From Academic Kids
In English, world is rooted in a compound of the obsolete words were, man, and eld, age; thus, its oldest meaning is "Age of Man." Its primary modern meaning is the planet Earth, especially when capitalized: the World. In this sense, a world map is a map of the surface of the Earth. World can also refer to human population in general or to a distinct group of people.
List of Countries Around the World
"World" is sometimes used to refer to the entire Universe. This is less common now that knowledge of space is more commonplace; however, it is still used vaguely in this sense (as in "the whole wide world"), which it is actually the most frequent sense in philosophy.
World can be used in less literal words; for example, two people with very little in common are "living in two different worlds." The "end of the world" usually means "the end of everything I am familiar with."
In Christianity the world connotes the fallen and corrupt world order of human society outside the community of believers. The world is frequently cited alongside the flesh and the Devil as a source of temptation that Christians should flee.
The term can also be used in a culturally specific context: commentators increasingly refer, for example, to the "Muslim world" as if it were a distinct entity.
The World is an archipelago of artificial islands, shaped like the continents of the Earth, being constructed off Dubai. A radio program is also named The World, as is a fictional MMORPG in the anime series .hack.
Additionally, World can refer to WORLD Magazine, the fourth largest newsweekly in the United States.
First World, Second World, Third World
The terms First World, Second World, and Third World were used to divide the nations of Earth into three broad categories. The three terms did not arise simultaneously. After World War II it became common to speak of the capitalist and Communist countries as two major blocs, scarcely using such terms as the "free world" as compared to the "communist bloc". The two "worlds" were not numbered. It was eventually pointed out that there were a great many countries that fit into neither category, and in the 1950s this latter group came to be called the Third World. It then began to seem that there ought to be a "First World" and a "Second World." These latter terms were always much less common.
In the context of the Cold War:
- First World refers to nations that were within the Western European and United States' sphere of influence — e.g., the NATO countries of North America and Western Europe, Japan, and some of the former British colonies such as Australia, New Zealand, and South Africa.
- Second World referred to nations within the Soviet Union's sphere of influence, e.g. Warsaw Pact countries. Besides the Soviet Union proper, most of Eastern Europe was run by satellite governments working closely with Moscow. This term may or may not also refer to Communist countries whose leadership were at odds with Moscow, e.g. China and Yugoslavia.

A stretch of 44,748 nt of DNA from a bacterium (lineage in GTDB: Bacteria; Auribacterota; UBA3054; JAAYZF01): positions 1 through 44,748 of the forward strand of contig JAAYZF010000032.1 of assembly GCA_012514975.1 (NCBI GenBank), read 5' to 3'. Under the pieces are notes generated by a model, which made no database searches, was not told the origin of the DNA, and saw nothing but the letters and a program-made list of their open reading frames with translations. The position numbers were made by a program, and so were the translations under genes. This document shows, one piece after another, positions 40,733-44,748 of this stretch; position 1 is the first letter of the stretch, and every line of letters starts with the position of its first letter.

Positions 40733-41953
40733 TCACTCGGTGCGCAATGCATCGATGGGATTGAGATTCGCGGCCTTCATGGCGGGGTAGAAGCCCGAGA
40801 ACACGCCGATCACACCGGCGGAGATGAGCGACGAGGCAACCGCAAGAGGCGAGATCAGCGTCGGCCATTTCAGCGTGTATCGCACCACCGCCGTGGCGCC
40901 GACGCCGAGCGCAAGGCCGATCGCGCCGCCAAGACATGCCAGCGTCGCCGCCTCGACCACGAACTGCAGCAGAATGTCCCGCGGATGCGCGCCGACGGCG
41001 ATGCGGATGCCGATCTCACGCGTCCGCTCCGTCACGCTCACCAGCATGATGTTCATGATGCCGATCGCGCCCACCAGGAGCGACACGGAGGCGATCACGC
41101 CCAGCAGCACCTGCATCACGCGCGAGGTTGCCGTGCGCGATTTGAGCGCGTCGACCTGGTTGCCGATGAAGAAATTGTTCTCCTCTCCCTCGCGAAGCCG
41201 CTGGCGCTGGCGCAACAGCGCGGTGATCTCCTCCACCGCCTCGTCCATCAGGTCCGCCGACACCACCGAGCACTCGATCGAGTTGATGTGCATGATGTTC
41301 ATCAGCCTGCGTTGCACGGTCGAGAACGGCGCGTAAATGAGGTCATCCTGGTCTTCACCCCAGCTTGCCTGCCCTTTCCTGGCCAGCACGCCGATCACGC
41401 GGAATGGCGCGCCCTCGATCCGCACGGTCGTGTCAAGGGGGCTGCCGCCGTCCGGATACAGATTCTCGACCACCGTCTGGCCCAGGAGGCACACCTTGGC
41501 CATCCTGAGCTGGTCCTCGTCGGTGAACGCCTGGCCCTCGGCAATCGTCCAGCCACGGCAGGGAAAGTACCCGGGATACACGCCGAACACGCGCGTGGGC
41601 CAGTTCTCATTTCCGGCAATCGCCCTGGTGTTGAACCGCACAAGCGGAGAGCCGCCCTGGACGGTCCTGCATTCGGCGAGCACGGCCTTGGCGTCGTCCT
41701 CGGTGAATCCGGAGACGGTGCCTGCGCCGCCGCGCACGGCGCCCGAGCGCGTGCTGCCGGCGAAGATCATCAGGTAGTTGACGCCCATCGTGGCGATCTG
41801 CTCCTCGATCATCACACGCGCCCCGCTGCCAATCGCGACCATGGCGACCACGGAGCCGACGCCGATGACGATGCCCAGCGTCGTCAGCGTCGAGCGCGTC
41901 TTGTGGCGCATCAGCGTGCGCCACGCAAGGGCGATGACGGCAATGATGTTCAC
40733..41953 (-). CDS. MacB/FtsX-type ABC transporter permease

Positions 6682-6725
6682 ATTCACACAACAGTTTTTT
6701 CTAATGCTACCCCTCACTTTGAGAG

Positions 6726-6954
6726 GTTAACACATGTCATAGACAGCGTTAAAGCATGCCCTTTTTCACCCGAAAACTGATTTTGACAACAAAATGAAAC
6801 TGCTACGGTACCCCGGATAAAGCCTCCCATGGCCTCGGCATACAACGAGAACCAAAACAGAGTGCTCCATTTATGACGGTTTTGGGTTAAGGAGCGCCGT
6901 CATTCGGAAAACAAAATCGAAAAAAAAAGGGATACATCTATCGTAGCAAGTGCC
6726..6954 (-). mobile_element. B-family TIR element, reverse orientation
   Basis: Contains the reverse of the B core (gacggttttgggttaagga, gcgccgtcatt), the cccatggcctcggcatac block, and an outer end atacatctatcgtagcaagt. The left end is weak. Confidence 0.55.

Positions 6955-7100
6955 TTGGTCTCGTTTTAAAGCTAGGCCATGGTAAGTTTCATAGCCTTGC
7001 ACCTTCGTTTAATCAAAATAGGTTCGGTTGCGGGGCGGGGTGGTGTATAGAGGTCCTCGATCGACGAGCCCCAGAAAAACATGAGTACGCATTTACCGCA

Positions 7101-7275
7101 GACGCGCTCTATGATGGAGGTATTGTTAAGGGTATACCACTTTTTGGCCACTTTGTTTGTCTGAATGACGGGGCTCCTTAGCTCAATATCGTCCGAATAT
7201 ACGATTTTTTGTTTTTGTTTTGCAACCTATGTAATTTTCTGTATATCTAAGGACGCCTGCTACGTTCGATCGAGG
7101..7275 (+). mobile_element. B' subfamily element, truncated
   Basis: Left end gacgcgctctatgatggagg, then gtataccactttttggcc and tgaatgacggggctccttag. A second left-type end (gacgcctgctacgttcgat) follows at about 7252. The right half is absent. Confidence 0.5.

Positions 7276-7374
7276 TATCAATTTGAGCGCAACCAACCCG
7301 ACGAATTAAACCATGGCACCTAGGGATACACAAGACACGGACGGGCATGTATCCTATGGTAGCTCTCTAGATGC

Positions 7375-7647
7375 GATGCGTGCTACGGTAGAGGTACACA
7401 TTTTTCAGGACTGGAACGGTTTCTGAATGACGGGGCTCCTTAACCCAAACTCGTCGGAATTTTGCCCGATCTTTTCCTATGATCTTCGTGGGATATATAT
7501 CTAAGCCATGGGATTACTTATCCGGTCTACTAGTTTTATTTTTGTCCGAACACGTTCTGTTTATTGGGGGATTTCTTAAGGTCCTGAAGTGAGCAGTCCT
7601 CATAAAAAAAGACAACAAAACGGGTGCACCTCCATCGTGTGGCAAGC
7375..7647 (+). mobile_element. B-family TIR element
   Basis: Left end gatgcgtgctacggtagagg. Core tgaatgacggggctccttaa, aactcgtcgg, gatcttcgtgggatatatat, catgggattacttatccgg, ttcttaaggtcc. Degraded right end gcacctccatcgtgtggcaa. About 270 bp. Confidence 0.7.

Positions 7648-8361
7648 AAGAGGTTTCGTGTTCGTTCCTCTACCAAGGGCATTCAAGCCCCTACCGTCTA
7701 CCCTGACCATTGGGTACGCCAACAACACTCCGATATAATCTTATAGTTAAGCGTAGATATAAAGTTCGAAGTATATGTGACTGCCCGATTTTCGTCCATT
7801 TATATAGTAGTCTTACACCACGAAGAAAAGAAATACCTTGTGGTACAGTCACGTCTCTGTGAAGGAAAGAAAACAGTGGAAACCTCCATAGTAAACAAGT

- Third World refers to nations within neither sphere of influence, who were often members of the Non-Aligned Movement. They were mostly developing countries, and many of them are located in Africa, Latin America, and Asia. They are often nations that were colonized by another nation in the past. After World War II, the First and Second Worlds struggled to expand their respective spheres of influence to the Third World. The militaries and intelligence services of the United States and the Soviet Union worked both secretly and overtly to influence Third World governments, with mixed success.
- There were a number of countries which did not fit comfortably into this neat definition of partition, including Switzerland, Sweden, and the Republic of Ireland, which chose to be neutral. Finland was under the Soviet Union's sphere of influence but was not communist, nor was it a member of the Warsaw Pact. Austria was under the United States' sphere of influence, but in 1955, when the country again became a fully independent republic, it did so under the condition that it remained neutral.
With the 1991 collapse of the Soviet Union, the term Second World largely fell out of use — though Third World remains popular. The remaining Communist countries either became more isolated from the world economy, as in North Korea and Cuba, or began integrating capitalist concepts such as private enterprise into their societies and forging new trading ties with external capitalist economies, as in Vietnam and China.
There is also the less commonly used term Fourth World, often used to refer to nations that lack any national representation at the UN, but that may enjoy representation at UNPO — indigenous peoples living within or across state boundaries.